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Implicit Bias

Implicit Bias

There’s a word you swore you would never use, yet, in a fit of passion it escapes your lips. You’re watching a sports event screaming at the television – the word is heard in a room which suddenly goes quiet. There’s an opinion you swore you would never express, an idea you would never share, a thought which would hurt someone you love dearly. “Where did it come from, why you, why now?” You’re uncomfortable, embarrassed, and ashamed. You are a victim of implicit bias, also known as implicit social cognition. According to the Kirwan Institute, “Implicit bias refers to the attitudes or stereotypes that affect our understanding, actions and decisions in an unconscious manner. Biases which encompass both favorable and unfavorable assessments, activated involuntarily and without an individual’s awareness or intentional control. Residing deep in the subconscious they are different from known biases that individuals may choose to conceal for the purposes of social and/or political correctness. Implicit biases are not accessible through introspection.”

The mental activity beneath our consciousness is the motivational unconscious. Family, teachers, coaches, neighbors, churches, and environments can subconsciously embed thoughts, ideas, attitudes, concepts, and beliefs. Faiths and dogmas you might never have practiced, or have turned from in adulthood, can subconsciously influence retorts and behaviors beyond any awareness. “Sigmund Freud popularized the idea that desire and motivations bubble in our unconscious mind and influence our behavior. Thus, the motivational unconscious can be made conscious even though we are not generally aware of the unconscious mental activity.” The counselors and therapists of Improving Lives Counseling Services assess and treats repressive tendencies and emotional reactivity and understands and probes the unconscious mind. In “Understanding Implicit Bias”, the Kirwan Institute of Ohio State University list key characteristics of implicit biases: Implicit biases are pervasive, are related but distinct mental constructs we hold, but do not necessarily align with declared beliefs or stances we would endorse; are malleable and generally tend to favor our own group. Race, culture, class, education, sexual identity, socio-economics, residence, and religion are victim to implicit biases. Found in extended family, spouses, children, friends, doctors, judges, law enforcement, and classrooms, in people you know, in people you respect, the phenomenon creates and reinforces barriers.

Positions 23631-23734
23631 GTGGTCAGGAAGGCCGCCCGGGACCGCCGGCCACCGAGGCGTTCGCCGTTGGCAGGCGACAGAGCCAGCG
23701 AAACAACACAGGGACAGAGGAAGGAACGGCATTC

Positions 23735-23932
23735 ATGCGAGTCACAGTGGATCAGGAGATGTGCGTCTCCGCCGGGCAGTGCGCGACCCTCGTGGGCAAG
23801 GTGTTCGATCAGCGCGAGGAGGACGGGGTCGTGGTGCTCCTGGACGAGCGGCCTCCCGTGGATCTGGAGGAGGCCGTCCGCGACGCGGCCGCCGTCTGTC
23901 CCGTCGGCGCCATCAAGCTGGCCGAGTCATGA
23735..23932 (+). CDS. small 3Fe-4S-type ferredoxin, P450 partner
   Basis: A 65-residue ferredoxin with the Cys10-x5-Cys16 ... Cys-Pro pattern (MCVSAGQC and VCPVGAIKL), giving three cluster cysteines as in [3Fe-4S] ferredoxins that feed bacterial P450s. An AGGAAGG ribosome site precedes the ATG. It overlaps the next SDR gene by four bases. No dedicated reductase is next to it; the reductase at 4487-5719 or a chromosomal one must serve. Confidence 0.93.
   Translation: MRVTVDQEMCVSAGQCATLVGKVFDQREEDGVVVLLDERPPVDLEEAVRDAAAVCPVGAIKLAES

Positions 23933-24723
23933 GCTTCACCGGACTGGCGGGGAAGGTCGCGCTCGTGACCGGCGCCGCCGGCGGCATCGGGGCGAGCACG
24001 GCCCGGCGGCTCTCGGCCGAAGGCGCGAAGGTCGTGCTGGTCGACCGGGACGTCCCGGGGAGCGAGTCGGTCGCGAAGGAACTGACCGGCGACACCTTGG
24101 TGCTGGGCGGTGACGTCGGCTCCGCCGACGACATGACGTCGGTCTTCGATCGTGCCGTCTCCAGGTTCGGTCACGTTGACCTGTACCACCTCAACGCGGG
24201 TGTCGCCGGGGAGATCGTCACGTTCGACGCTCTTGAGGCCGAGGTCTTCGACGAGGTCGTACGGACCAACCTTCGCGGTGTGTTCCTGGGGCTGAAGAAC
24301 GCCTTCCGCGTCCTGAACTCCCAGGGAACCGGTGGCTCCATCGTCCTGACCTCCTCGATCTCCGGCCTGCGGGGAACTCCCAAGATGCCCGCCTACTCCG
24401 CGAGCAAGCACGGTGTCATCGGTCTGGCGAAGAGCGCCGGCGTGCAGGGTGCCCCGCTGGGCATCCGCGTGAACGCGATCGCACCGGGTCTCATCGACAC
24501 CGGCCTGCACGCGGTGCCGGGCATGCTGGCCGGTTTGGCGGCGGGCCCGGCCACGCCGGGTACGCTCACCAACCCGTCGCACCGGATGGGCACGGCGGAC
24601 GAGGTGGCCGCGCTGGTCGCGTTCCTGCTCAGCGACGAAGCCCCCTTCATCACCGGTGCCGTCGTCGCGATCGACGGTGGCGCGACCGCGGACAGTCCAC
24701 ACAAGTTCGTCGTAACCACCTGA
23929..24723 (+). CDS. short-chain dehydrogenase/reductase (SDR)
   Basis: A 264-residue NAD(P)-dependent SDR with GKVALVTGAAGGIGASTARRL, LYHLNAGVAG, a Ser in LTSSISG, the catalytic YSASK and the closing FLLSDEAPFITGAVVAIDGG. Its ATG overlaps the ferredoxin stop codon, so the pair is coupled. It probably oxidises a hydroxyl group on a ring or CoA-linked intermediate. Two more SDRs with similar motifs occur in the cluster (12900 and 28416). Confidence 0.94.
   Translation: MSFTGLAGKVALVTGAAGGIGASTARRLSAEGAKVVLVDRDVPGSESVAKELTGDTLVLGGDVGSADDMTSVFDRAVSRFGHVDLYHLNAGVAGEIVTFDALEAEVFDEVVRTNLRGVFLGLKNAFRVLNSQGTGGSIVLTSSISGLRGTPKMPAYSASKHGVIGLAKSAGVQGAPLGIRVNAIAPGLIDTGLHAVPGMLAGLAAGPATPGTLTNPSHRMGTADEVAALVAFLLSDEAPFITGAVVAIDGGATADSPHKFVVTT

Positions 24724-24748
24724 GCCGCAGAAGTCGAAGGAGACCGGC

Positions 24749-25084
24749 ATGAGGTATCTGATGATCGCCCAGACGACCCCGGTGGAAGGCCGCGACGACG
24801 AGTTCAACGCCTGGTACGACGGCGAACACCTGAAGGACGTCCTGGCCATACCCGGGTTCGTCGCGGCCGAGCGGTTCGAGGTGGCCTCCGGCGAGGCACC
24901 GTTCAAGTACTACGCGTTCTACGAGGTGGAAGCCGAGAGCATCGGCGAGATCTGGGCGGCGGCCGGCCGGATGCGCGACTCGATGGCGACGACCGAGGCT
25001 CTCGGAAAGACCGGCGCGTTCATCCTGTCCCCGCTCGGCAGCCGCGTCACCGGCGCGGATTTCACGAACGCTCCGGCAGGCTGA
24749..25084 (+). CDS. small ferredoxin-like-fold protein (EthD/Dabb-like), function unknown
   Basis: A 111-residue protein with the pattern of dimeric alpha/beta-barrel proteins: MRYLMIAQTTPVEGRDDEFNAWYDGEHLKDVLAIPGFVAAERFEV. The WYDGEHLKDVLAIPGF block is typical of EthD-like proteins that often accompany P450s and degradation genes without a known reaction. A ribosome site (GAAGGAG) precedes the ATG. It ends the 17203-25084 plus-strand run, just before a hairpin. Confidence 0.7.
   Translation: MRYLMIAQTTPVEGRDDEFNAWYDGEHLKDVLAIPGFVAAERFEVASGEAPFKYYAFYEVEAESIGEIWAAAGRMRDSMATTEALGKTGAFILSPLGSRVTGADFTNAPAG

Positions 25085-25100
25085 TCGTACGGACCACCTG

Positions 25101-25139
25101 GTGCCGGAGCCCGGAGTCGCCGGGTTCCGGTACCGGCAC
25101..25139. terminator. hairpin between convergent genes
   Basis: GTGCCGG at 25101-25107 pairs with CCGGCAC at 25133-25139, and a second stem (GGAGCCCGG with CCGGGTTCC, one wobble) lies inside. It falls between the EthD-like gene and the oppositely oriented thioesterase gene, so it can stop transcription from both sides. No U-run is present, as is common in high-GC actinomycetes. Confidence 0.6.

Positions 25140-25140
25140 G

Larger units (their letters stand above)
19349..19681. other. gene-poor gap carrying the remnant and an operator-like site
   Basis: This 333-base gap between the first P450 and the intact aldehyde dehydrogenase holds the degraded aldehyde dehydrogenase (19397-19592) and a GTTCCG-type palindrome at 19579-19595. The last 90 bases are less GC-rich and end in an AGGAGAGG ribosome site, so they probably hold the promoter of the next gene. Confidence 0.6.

In today’s politically, socially, and economically divided societies, we find implicit biases rooted in the core of communities. Despite living in a global, diverse society, students can attend school in front of a computer from kindergarten through twelfth grade. They can be home-schooled, attend charter schools, church, and faith-based schools. They can attend a private institution where all the students look and think the way they do – from pre-school through grade school giving the best education while [unintendingly] entrenching them in implicit biases. Why does it matter? Is implicit bias real? Many psychologists and psychiatrists question the existence of implicit bias, however, thanks to neuroscience and psychoanalysis, modern psychiatry recognizes, examines, and assesses motivational unconsciousness.

Denying negative emotions, suppressing feelings in confrontational circumstances, and refusing to acknowledge the unconscious mind can lead to physical and mental illnesses, depression, and behavior disorders. Those negative thoughts, troublesome dreams, and periods of self-loathing, low-self-esteem, and not recognizing who you are or who you’ve become, could be the unconscious mind triggering implicit biases. Feeling tired and run-down, avoiding friends and social gatherings, sitting alone, trouble sleeping, high blood pressure, fear, anxiety, and guilt can be symptoms of a mental conflict or disorder. Improving Lives Counseling Services can help. Our team of professionals can break the effects of implicit and explicit biases and make the motivational unconscious conscious. Knowing and aligning with who you are can be enlightening. We offer individual, couples, family, group, and video sessions.